We did a training at work at the end of last week. One of the topics was managing anger, particularly as it relates to work-related interpersonal conflict. People shared their experiences. We learned different strategies for dealing with anger, and how to help diffuse situations. It was a good training. We were provided with some really useful information. That said, I didn’t participate much in it. This was that it was at the end of a very long, exhausting day, and I didn’t have much left in the tank. It also ended up being pretty triggering, in that it kicked of a self-loathing psychological spiral regarding my relationship with anger.
I experience anger differently than neurotypical people. I don’t say this as an excuse, but an explanation. When I get angry I respond, physically, mentally, psychologically, and emotionally, differently from neurotypical people. That’s part of being bipolar, and it’s something that I am working on with my therapist.
When asked in the training to recall a time when anger got the best of me I had a really hard time. I just don’t remember those times well, if at all. There is a physiological reason for this. Essentially, when I get angry, my brain goes haywire. The “fight or flight” response in the limbic system of my brain kicks in and overrides all other brain activity. So I am not able to think critically. I am less able to form memories. I am unable to do most of what the brain does because my brain goes into crisis mode. It believes that whatever is going on is literally a matter of life and death, and it kicks up the adrenaline and all the requisite hormones for me to be able handle being attacked by a bear or something.
But I’m not being attacked by a bear. My brain is confused. My brain is, frankly, full of shit on the subject. It responds disproportionately. That’s part of the whole bipolar experience. Your brain is just wrong about an awful lot of stuff. Meds and therapy can help, but ultimately your brain is fighting against you. That’s how mental illness works.
I have different strategies for trying to manage bipolar anger. On the whole I am improving tremendously in that area. But that’s not what this post is about. This post is about what happens when anger overrides everything else, and how terrifying that is to me.
Let’s start with a conflict. It doesn’t matter what the conflict is. It could be a significant conflict, it could be minor. It doesn’t matter. Conflict is conflict. Even seemingly insignificant conflict can kick my brain into emergency mode. That’s why this is a “disorder”. If my brain kicked into emergency mode when the conflict warranted it then it wouldn’t be a disorder, it would just be my brain doing what it’s supposed to do.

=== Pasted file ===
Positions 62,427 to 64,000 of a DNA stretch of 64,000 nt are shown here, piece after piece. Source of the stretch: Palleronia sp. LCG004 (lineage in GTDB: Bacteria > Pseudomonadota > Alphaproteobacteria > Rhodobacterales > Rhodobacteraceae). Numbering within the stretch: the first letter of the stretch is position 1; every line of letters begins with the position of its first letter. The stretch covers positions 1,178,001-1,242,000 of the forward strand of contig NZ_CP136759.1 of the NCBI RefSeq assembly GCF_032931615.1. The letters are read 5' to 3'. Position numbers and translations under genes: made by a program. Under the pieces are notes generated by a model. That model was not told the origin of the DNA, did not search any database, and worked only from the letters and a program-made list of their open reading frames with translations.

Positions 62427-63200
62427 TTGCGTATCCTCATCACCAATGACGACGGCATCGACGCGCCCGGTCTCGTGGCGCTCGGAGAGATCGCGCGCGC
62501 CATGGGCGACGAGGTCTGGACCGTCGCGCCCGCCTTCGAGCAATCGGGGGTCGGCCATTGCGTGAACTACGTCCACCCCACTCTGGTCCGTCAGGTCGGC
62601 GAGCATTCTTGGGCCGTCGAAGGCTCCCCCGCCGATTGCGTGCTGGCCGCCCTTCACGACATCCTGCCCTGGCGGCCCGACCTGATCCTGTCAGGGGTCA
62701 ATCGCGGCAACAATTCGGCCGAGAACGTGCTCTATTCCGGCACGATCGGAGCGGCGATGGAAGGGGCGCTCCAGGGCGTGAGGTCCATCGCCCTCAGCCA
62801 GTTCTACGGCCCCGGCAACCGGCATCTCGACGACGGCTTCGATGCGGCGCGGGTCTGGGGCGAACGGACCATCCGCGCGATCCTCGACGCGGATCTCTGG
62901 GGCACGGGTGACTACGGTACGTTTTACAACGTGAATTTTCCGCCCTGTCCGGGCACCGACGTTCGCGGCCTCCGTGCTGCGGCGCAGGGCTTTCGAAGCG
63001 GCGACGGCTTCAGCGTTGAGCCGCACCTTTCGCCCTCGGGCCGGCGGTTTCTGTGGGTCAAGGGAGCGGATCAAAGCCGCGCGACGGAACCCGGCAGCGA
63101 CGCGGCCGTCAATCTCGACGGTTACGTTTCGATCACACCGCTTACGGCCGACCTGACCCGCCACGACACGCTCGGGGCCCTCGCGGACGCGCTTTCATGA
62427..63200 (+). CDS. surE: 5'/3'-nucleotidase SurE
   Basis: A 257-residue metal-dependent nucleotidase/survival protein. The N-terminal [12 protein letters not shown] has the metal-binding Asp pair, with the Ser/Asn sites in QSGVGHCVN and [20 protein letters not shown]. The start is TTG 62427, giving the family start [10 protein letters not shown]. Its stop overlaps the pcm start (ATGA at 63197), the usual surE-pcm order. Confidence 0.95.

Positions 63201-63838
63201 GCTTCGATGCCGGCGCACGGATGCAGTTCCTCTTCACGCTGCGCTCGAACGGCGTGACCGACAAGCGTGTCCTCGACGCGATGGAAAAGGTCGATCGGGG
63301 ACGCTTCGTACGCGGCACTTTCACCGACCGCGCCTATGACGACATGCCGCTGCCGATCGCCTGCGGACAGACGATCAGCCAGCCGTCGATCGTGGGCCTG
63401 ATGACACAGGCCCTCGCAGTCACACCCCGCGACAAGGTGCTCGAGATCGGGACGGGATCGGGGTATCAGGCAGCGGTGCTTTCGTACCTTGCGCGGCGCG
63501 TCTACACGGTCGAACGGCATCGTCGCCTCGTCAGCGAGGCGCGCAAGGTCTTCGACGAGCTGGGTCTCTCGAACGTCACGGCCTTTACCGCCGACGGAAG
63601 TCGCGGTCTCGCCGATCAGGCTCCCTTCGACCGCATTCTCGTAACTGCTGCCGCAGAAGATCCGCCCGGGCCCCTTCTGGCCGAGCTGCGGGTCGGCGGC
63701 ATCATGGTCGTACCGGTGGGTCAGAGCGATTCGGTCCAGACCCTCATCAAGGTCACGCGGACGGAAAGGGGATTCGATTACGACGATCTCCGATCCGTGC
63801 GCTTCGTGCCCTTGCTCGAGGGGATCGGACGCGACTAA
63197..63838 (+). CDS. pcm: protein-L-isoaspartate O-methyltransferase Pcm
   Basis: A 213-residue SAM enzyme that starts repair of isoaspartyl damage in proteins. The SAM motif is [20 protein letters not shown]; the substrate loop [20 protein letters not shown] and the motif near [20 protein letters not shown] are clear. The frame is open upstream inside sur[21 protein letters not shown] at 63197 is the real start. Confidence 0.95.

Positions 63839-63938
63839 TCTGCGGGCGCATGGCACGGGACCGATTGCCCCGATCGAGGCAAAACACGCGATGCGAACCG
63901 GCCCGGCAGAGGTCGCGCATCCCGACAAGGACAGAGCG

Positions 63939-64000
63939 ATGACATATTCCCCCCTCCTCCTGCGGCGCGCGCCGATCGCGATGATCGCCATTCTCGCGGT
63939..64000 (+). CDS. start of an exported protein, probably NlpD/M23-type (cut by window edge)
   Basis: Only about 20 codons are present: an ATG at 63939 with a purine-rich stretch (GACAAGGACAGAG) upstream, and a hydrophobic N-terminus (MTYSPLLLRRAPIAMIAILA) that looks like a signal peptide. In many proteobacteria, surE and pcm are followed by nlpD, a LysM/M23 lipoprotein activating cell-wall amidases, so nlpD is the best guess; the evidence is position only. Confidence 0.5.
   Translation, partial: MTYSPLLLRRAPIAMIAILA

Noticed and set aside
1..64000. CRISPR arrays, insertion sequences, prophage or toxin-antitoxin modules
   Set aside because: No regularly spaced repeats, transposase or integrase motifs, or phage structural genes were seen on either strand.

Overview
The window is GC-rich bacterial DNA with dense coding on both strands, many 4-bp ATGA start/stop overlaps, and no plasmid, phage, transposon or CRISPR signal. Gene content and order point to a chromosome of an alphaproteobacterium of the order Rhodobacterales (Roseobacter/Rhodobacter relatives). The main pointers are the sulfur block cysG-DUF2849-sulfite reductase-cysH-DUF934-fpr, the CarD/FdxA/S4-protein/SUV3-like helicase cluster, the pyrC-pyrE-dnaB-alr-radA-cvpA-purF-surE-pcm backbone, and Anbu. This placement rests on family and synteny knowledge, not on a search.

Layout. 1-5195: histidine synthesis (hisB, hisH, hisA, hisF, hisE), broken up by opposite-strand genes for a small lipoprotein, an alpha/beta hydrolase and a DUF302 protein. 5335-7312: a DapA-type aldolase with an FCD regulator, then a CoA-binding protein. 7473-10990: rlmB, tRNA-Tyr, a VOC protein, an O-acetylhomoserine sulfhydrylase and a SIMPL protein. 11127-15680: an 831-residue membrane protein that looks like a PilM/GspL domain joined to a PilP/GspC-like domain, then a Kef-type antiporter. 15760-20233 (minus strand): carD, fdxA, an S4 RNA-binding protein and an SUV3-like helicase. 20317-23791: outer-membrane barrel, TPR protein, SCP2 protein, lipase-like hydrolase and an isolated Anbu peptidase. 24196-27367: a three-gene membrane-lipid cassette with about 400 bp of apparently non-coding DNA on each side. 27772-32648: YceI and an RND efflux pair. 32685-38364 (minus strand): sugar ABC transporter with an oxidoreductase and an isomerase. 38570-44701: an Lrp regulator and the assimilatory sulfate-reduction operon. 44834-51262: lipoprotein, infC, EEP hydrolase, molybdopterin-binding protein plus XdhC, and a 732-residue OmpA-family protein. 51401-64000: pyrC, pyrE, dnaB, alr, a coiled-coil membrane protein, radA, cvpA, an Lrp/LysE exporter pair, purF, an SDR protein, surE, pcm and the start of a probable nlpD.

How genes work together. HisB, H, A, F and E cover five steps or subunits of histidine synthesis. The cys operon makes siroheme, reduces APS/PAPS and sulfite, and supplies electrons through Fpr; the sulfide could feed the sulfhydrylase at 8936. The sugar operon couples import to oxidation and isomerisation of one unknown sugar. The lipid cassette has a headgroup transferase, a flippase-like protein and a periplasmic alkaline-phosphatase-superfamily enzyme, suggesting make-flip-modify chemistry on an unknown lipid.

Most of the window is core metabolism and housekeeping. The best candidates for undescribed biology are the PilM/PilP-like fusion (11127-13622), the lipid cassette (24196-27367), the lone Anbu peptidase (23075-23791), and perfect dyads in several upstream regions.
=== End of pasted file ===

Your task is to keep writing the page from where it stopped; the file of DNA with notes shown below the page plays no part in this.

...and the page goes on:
I can feel anger rising. I can feel my heart rate increase. I can feel my face flush. I can feel the rush of energy that the increase in adrenaline brings. In the early stages of bipolar anger I can feel what is going on. I am aware of it. Sometimes I can, cognitively, when I am in this place, shut it down. I can remove myself from the situation. I can practice breathing techniques, or listen to music, or take a walk or something and calm myself down. There is a narrow window here, but there’s a window. And I am working on making that window wider. It’s hard work but I’m doing it.
But if I miss this window things get pretty dicey. I essentially hand the wheel over to something that is not me, or is not the me I want to believe that I am. I use the Hulk metaphor a lot. I don’t turn into a giant green monster like Hulk, but I’ve got about as little control at that point as Bruce Banner does when he goes green.
After the fight or flight response really kicks in I am not captaining the ship. I am along for the ride. Sometimes I can tell what’s going on but a lot of times I can’t. I sort of blackout. Maybe “redout” is a better phrase for it. Either way I lose control.
After everything’s over I don’t really know what happened. My first thoughts are a kind of terror-filled wondering of what exactly it is that I did. What’s especially terrifying is when that process, the part where I regain myself and wonder what happened, occurs when I am not home.
Even when I reach “redout” levels of anger I generally try to remove myself from the situation. I never want to hurt anyone but myself. That may be beneficial in some ways but it can also be catastrophic. I have found myself several times, after a bipolar anger episode, walking in areas that I don’t recognize. I have called my partner, lost, confused, and scared out of my mind, seeking a way home. Sometimes I am near a cross street and can let her know where to find me. Other times I am hopelessly lost for what feels like forever, while she is on the other end of the call, helpless, and probably at least as scared as I am.
I have ended up in the ER. I’ve had concussions. I’ve broken bones. I’ve cracked ribs. I have abandoned the car. I have “come to” in the middle of downtown with no clue as to how I got there. I have found myself despondent, suicidal, and walking in the middle of a busy street. I have put myself in countless dangerous situations. There is a reason that people with bipolar often have PTSD, as well.
This does not happen every time I get angry. But it can happen any time I get angry. And that is what scares me the most.
I may be getting better at managing bipolar anger, but it is not just going to go away. It’s how my brain works.
There is a fine line between recovering and relapse and anger walks right along that line like a tightrope, ready to fall off at any moment.